A foramen is present on the laterodorsal surface of the prefrontal deepening caudolaterally (Fig. 9B). In contrast to the dorsoventrally convex lateral surface of the prefrontal, most of the medial side is deeply excavated, particularly throughout its caudodorsal extent (Fig. 9C). The ventral surface of the prefrontal is smooth and forms the roof of the rostral region of the orbit. The prefrontal is excluded from the circumnarial depression.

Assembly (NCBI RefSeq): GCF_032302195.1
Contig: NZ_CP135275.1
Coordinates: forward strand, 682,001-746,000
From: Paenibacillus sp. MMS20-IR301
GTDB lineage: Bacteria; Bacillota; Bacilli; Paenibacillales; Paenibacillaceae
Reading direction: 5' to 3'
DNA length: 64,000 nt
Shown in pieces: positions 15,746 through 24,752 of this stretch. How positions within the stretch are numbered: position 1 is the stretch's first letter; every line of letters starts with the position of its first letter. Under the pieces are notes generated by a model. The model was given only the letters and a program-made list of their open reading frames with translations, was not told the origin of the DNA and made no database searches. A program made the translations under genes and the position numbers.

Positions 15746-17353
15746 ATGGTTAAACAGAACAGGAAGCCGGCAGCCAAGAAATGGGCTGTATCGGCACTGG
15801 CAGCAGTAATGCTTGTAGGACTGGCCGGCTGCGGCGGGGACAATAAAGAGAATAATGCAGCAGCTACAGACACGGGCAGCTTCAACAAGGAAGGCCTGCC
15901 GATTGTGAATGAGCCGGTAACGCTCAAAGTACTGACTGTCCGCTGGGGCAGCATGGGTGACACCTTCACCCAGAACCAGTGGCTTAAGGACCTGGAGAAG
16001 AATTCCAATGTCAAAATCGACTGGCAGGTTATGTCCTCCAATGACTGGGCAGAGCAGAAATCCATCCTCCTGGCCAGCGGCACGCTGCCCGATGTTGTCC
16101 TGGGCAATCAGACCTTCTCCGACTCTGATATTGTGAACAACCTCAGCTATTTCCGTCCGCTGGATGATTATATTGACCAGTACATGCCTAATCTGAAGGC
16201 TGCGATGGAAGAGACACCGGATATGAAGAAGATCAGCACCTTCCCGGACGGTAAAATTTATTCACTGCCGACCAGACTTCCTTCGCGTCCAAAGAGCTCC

As in non-lambeosaurine hadrosauroids, the lacrimal (Figs. 9D and 9E; Table 1) of Eotrachodon orientalis is a triangular rostrally elongate plate. The wedge-shaped rostral process forms about two-thirds of the lacrimal. Its medial surface is concave, particularly along the lacrimal canal that extends longitudinally at mid-depth of the rostral process (Fig. 9E). Both the rostrodorsal and ventral margins of the process show an extremely narrow ledge for articulation with the lateral process of the premaxilla, and the dorsal process of the maxilla and rostral process of the jugal, respectively. The ventral margin of the rostral process of the lacrimal displays a convex lateral profile rostral to the jugal notch (Fig. 9D), a condition also present in the saurolophines Gryposaurus spp. (Gates & Sampson, 2007), Kritosaurus horneri Hunt & Lucas, 1993 (Prieto-Márquez, 2014), Saurolophus spp. (Brown, 1912; Bell, 2011a; Bell, 2011b), and Prosaurolophus maximus Brown, 1916 (McGarrity, Campione & Evans, 2013). The jugal notch shows a triangular lateral profile and ventrally receives the caudodorsal region of the rostral process of the jugal (Fig. 9D). The notch is bounded caudally by the tetrahedral caudoventral corner of the lacrimal (Fig. 9E). The caudal margin of the lacrimal contributes to the rostroventral margin of the orbit. This margin is gently concave and represents the widest region of the lacrimal. It is pierced by the opening of the lacrimal canal (Fig. 9E).